By Shannon L. Brown
Anyone who’s played a team sport knows the value of good team communication. Without it, no matter the skills of the players involved, victory is more difficult to achieve. And designer Paul Klecka of Paul Klecka Inc. in Carlsbad, California, knows that when it comes to jewelry making, nowhere is that need more evident than in the relationship between a designer and his casting team.
He was recently commissioned by a woman about to be inducted into her university’s sports hall of fame to design a ring commemorating the event. With his customer wanting something unique and not reminiscent of a Super Bowl ring, Klecka designed a ring featuring a net and rim centered by a basketball. The rim featured her and the school’s name, the shank had her playing number, and the year of her induction was engraved on the basketball. Klecka tried to keep it as lightweight as possible for affordability.
Designing in Matrix, he created the ring to show his customer, but her request to add 0.14 ctw of pavé-set diamonds to the basketball added a new technical consideration. “The ball had to be heavy enough for pavé, not delicate, and strong enough to support the whole ring,” says Klecka. “I also had to add a top plate to the rim in order to give her a place for all the lettering she wanted on it.” To keep the cost within the customer’s budget, they settled on making the ring in 950 palladium.
As he finalized the design, he knew the ring would need to be broken into components for casting. But, he says, the components “had to be keyed to each other so that when it came time for the jeweler to put [the ring] together, they would fit properly and nothing would overlap the lettering.” Recognizing that success comes more easily with good communication, Klecka proactively sent his rendering to Teresa Fryé, owner of Techform Advanced Casting in Portland, Oregon, to get her input on castability and sprueing, something that Fryé appreciates because it helps ensure optimum results.
Techform agreed with Klecka’s separation of the elements—the ring band, net, basketball, and outer rim. In the outer rim, the top and side met at a 90-degree angle, and each had 0.7-0.8 mm deep debossed lettering. The Techform team recommended that for casting in palladium, he reduce the lettering to a depth of 0.4 to 0.5 mm, with 0.5 mm their recommended maximum. “When molten metal enters the mold and there’s an unstable investment condition created by deep blind recesses surrounding the letters, it can blow out the features,” says Fryé. “The strength of the investment is just too low to withstand the force, so you will have a combination of molten metal mixed with investment, and that’s a very bad combination.”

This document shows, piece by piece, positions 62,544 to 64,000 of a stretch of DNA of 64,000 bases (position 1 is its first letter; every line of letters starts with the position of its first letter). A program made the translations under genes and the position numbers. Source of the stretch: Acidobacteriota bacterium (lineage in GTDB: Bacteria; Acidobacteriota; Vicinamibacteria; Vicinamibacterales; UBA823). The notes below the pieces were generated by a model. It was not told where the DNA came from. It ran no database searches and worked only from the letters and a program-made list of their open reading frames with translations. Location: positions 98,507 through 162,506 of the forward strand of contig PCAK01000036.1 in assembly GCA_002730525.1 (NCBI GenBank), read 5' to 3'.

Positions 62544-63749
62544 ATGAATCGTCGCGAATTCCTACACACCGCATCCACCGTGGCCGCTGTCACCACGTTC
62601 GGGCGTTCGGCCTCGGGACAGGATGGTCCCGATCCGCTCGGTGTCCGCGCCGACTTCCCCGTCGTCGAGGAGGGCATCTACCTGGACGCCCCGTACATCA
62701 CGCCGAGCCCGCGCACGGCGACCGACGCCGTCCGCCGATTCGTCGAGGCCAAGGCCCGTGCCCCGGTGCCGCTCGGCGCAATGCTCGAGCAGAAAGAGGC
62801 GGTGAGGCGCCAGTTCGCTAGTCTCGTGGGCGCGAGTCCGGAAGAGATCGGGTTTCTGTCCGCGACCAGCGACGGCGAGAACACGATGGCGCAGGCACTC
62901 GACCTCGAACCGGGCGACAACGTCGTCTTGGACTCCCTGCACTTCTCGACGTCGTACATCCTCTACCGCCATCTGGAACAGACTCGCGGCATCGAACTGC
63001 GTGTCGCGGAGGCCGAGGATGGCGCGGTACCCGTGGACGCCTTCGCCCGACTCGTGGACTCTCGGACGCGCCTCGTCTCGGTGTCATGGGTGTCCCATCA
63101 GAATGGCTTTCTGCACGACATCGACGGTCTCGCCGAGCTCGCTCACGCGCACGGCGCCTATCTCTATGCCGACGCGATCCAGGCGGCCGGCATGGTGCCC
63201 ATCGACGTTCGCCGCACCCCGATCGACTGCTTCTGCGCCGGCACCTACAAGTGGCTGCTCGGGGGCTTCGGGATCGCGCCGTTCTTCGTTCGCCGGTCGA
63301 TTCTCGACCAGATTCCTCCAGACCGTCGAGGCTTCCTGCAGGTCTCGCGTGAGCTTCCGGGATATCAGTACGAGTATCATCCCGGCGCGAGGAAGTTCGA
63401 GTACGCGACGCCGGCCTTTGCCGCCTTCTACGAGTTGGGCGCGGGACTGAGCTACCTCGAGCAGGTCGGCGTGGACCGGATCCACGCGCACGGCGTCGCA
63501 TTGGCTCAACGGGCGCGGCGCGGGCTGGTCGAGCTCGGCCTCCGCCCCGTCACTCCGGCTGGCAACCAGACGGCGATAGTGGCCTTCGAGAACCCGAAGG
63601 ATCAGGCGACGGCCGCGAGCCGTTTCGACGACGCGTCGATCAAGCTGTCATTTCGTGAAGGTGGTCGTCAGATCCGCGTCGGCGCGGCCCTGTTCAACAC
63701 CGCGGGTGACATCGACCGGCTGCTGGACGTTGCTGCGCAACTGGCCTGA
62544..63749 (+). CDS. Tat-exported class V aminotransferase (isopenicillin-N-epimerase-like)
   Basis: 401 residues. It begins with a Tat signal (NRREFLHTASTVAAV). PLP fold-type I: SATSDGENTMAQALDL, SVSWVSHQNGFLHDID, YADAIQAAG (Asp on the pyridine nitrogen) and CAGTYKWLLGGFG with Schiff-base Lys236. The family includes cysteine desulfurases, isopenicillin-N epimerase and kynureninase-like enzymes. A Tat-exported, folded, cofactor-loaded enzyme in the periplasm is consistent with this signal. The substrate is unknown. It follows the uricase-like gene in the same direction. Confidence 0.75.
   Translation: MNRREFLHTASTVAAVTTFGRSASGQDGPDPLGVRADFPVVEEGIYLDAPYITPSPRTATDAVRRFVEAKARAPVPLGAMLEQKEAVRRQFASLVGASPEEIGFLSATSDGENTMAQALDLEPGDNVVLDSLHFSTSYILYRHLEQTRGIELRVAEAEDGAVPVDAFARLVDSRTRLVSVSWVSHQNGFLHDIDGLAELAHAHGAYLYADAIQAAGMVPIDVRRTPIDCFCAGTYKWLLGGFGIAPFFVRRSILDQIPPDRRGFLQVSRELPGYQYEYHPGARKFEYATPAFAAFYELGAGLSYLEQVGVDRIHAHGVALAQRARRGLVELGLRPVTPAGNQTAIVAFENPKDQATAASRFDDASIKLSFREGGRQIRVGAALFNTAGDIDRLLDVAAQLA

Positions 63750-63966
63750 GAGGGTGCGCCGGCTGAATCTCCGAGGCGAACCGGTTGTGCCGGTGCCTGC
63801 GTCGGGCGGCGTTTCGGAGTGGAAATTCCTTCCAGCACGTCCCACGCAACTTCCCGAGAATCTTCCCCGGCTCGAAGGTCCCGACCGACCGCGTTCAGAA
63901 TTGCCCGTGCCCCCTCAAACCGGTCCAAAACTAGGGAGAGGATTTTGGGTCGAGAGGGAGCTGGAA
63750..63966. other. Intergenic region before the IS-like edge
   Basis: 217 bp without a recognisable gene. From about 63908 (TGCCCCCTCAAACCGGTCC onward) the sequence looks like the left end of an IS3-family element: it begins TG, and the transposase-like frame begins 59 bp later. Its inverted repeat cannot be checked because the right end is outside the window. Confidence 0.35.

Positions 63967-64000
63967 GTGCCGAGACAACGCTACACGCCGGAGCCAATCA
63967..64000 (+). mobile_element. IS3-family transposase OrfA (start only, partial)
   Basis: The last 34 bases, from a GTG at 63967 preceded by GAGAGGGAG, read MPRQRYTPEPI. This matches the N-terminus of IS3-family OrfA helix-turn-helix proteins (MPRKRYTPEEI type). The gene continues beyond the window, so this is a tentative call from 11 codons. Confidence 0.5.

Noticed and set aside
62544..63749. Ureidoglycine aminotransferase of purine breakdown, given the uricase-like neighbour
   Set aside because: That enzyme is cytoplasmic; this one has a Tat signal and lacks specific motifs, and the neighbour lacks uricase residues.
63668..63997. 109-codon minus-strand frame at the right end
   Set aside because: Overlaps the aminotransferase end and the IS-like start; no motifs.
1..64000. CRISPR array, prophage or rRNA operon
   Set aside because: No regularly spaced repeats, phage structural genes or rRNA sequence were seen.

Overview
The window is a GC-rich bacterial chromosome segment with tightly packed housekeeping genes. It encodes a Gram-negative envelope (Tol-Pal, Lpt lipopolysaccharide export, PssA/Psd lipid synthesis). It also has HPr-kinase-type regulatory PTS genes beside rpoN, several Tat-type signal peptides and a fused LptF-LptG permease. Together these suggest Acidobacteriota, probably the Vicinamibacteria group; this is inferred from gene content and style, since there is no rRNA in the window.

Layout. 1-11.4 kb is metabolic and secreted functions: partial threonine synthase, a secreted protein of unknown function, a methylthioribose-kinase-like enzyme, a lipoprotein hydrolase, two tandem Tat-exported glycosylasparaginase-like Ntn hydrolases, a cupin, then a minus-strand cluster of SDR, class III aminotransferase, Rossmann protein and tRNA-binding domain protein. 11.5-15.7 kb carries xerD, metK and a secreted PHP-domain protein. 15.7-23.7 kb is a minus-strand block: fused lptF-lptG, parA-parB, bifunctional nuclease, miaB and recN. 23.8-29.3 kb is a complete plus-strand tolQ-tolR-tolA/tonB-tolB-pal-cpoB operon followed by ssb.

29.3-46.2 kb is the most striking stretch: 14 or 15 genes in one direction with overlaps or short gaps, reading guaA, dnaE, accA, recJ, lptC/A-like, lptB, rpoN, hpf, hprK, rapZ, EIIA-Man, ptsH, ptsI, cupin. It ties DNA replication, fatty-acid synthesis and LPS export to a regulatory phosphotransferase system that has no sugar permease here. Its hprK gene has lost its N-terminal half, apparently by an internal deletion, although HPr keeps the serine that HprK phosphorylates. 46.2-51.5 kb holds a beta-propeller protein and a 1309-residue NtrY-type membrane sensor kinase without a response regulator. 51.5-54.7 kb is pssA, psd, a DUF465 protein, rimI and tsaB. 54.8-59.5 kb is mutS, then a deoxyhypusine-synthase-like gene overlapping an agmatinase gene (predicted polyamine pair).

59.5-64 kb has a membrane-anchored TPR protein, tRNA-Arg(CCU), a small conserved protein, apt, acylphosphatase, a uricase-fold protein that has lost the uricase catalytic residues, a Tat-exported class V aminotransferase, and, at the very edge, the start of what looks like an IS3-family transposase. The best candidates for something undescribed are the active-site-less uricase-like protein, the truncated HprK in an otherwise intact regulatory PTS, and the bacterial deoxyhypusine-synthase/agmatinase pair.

Klecka had also wanted to make the outer rim hollow, or lighten it in some way to save weight both for costs and to prevent the ring from being top heavy. “We worked with tenths of millimeters for tolerances of letters and how thick the plate was,” he says. “This definitely involved collaboration back and forth between myself and Teresa and her team.”
Techform next proposed the placement of sprues, both on the CAD rendering and those to be hand sprued, speaking with Klecka to confirm locations. “We go with it intuitively, but sometimes our desire for optimal sprue locations might create an issue with finishing. An area might be sensitive aesthetically or functionally, so the jeweler might say don’t sprue here,” says Fryé. Communication with the designer on sprue placement can be a critical part of the process. Klecka adds, “Fortunately Teresa and her team understand not only the casting process but are sensitive to the challenges of subsequent assembly.”
Techform built the majority of these sprues—heavy and short for the platinum group metal due to its rapid solidification and low fluidity—into the CAD file. “If we hand sprued the entire ring, we would have distortion and issues with the cleanup process,” Fryé explains. “By placing them in the CAD design we get cleaner junctions with a cleaner wax assembly. Otherwise we would have created a lot of wax artifacts on the piece.”
To ensure the net would cast properly, a halo sprue feeds metal into the tip of each “strand” of the netting. The thin outer rim, with its lettering on both the top and sides, needed multiple heavy, short sprues—eight in total. This accommodated palladium’s quick solidification and low fluidity, while also helping it to de-gas upon solidification.
The basketball received some special treatment because of the recessed letters. “Techform recommended that, in order to get a good casting, the walls not be too thin in the recesses,” says Fryé. “In order to feed that area well and not starve it for metal, we added a raised pad on the inside of the ball.”
All of the preparation led to a perfect casting the first time. “We didn’t have to run this twice,” Fryé says. “We put a lot of thought into it up front.” Score a win for the home team.